Jewish life in Vilkaviskis under the Russian Rule

This material has been collected from personel memories and archival materials.

Social Order and the "Draft"

A small town in Southern Lithuania
Where the Jewish Community is no more

This site was built by Ralph Salinger of Kfar Ruppin, Israel
It is built to the glory of the Jewish Community of Vilkaviskis
You can contact me with any comments at,il
Compulsory military service

Until 1827, Jews in Russia were forbidden to serve in the military. Instead they were taxed for being denied the right to serve their country, but this is simply another discriminatory variation of the Jew's tax.

In 1827, personal military duty for Jews was first introduced in Russia, with recruits being from 12 to 25 years of age.  The fact that 10 Jewish males were selected each year for every 1,000 Jews in the population, while only 7 non-Jewish males were selected every two years for each 1,000 non-Jews in the population shows that the conscription had an important discriminatory purpose.

How to avoid military service

The main idea was to appear at the examinations for military service being underdeveloped and underweight for a man of twenty-one. Many subterfuges were employed to fool the Russian authorities, such as recording the infant son older than he actually was, so that he could present himself at eighteen, presumably aged twenty-one, and not meet the physical standards. Many a father was in a quandary about how to register his little one. To record his son younger than his actual age, was an advantage when it came to evading military service, but a handicap when it concerned marriage. It is told that a confused father once came to the rabbi for advice in regard to this matter. When the good man told him that the best thing to do was to register his son at his true age the father conceded that he had never thought of such a simple solution.
When a Jewish young man emigrated before he reported for military service the family was forced to pay a five hundred ruble fine, a very considerable amount in those days.



In the community, grievances among Jews were usually settled by a rabbinical court. The court in the late 1800s was composed of the dayen [judge of religious law], a rabbi, the synagogue caretaker, and at times some uninvolved people. The court determined a compromise between the disputing parties. Verdicts were considerate of the guilty party, such that the loser of a given case was not arbitrarily forced to meet outrageous demands, but was given fair and sound rulings. All decisions were based on the principles of Jewish law in the Torah and Talmud, which were interpreted thoroughly and explicitly by the rabbinical court. Before the trial started, the dayen spread out a large red handkerchief that both parties were asked to touch. This ritual signified that they would abide by the rulings of the court. When a compromise was reached, it was customary to conclude with a handshake and say, ―Sholem biyisroel” [Peace among Jews‖]. An example of a grievance brought before the rabbinical court consisted of the following: A boy worked for the bookbinder, but his parents were displeased with the training. So they apprenticed him to a photographer, a profession more to their liking. The bookbinder called the boy‘s father to court, claiming the craftsman had lost money on training the boy. The judge ruled in favor of the bookbinder and ordered the father to pay him 25 rubles as compensation. This was a huge sum, yet the father complied with the ruling and paid as ordered.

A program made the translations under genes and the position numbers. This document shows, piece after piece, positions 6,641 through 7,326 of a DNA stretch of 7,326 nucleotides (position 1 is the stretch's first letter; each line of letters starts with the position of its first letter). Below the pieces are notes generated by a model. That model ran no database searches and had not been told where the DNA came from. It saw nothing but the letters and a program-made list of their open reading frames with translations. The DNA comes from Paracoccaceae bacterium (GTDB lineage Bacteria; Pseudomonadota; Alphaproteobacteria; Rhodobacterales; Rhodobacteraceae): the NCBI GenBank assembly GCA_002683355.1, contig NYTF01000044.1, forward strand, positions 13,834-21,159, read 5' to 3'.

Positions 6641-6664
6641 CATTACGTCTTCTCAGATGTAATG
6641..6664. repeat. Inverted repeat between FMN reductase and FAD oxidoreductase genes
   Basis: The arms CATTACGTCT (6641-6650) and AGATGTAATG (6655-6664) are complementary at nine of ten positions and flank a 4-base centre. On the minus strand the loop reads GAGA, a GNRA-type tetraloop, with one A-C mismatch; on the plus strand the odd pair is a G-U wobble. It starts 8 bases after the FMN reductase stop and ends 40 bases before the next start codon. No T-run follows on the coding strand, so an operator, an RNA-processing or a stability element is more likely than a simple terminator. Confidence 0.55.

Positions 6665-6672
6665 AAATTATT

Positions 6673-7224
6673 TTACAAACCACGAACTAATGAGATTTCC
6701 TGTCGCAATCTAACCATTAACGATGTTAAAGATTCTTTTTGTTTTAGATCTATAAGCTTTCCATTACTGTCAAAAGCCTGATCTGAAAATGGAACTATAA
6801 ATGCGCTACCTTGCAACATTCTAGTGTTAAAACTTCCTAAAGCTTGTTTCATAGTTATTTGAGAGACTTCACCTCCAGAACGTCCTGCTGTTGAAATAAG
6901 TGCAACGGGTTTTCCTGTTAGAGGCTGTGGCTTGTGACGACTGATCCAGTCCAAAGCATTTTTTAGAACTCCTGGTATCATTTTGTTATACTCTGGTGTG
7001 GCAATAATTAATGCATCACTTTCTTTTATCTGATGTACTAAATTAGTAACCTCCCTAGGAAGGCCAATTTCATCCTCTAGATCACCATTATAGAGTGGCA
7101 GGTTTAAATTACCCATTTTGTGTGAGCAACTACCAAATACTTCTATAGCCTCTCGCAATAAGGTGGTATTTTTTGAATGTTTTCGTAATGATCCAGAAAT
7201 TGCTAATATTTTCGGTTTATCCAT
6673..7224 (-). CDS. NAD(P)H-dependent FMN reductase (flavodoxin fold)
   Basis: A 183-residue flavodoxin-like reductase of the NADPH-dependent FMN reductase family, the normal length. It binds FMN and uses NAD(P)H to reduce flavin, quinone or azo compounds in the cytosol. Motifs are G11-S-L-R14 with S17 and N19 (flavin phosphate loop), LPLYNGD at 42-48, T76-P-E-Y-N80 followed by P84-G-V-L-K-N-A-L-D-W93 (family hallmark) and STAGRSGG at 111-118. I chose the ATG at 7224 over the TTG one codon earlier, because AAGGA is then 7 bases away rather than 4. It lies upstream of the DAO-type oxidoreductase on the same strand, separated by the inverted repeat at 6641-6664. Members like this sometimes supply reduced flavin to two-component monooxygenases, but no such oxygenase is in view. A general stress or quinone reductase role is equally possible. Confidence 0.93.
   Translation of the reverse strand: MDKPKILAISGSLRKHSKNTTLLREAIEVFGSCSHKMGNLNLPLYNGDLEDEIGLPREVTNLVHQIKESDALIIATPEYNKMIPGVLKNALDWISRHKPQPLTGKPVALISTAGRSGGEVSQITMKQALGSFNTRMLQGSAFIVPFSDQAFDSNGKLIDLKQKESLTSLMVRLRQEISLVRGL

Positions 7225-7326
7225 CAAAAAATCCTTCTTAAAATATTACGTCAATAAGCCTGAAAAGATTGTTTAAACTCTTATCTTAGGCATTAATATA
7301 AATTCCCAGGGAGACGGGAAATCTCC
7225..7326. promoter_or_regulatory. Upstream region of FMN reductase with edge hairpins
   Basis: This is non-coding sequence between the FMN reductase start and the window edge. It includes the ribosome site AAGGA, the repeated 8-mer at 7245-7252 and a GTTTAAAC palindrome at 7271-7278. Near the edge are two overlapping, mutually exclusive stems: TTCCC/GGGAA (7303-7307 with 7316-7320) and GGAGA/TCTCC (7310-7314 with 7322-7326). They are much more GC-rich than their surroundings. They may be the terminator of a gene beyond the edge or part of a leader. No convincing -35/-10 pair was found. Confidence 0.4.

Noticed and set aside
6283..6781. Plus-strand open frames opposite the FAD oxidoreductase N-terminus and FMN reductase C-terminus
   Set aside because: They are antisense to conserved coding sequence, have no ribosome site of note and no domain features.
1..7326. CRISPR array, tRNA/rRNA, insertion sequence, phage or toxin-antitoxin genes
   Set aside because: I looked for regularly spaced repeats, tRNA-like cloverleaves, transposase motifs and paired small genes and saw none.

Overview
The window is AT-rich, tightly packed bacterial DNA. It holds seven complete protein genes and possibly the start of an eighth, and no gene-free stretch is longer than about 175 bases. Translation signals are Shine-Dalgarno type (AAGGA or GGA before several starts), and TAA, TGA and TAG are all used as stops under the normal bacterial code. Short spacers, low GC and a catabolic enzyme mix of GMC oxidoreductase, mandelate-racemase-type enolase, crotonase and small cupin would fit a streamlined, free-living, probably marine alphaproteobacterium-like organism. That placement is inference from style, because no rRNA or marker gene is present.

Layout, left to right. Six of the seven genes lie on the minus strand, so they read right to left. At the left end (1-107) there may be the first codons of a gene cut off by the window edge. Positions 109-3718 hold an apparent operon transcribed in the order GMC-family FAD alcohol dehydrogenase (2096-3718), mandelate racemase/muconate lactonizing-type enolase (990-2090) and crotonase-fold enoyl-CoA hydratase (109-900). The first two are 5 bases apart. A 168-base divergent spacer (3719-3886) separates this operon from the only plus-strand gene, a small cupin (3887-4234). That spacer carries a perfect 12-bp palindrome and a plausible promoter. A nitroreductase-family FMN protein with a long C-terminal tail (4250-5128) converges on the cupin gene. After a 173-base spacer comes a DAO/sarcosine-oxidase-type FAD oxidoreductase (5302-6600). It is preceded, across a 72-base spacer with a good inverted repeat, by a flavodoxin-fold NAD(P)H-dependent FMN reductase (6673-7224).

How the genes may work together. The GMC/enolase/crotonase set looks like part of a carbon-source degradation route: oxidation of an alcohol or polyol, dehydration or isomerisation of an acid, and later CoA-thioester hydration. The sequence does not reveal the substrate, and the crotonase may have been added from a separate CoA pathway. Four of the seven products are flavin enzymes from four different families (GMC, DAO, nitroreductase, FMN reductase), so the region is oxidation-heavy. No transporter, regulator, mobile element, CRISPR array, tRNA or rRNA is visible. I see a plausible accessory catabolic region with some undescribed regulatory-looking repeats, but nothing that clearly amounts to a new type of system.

There were two jails, one for serious criminals and the other, the city jail, for minor violators. Jewish recruits for the army were also jailed here before they were sworn in so that they would not run away. Most violators were imprisoned for bringing contraband merchandise across the German border. Some of these prisoners had relatives in town who brought them home-cooked meals. In all political systems, there are enforcers who are strict and those who are lenient. There was a well-known story about the zhandarm [policeman] named Fedorov, the likable Russian government official who had a flowing beard and patrolled the town wearing a uniform. Fedorov was a known entity and shared a house with a Jewish family. He spoke Yiddish fluently and was aware of the secrets of the Jews. He knew when a young man was damaging his body to make himself ineligible for the Russian priziv [army conscription]. He knew about these breaches but seldom interfered. Instead, he warned them when he sensed danger to the young man or his family. If a young man of 21, military age, tried to free himself from priziv and leave for the United States or another country, the Russian law fined his parents 300 rubles. Often it was necessary for the family to auction off many of their belongings to satisfy the claim. When someone such as Fedorov made allowances for individuals, he often saved the family this financial hardship. Vilkaviskis was a law-abiding and orderly town, yet on occasion, individuals as well as the community resorted to graft. Laws were enforced against Jews more vigorously and often more cruelly than against non-Jews. Specific laws applied only to Jews, which policemen enforced erratically, as they could be bribed to look the other way. For example, the government taxed cigarettes, but some Jews rolled their own cigarettes and sold them, which was against the law. The Russian strozhnik [Tsar‘s officer and royal guard] was the boss in old Vilkaviskis. He was the ruler of the town. His word was law and he was not averse to a little gift. When a new official arrived in town, Jews attempted to discover his modus operandi. ―Tsi nemt er?” [―Is he taking (bribes)?]‖ After the officer accepted his first ―gift,‖ the people breathed more easily. Minor offenses were dismissed with the aid of a few rubles.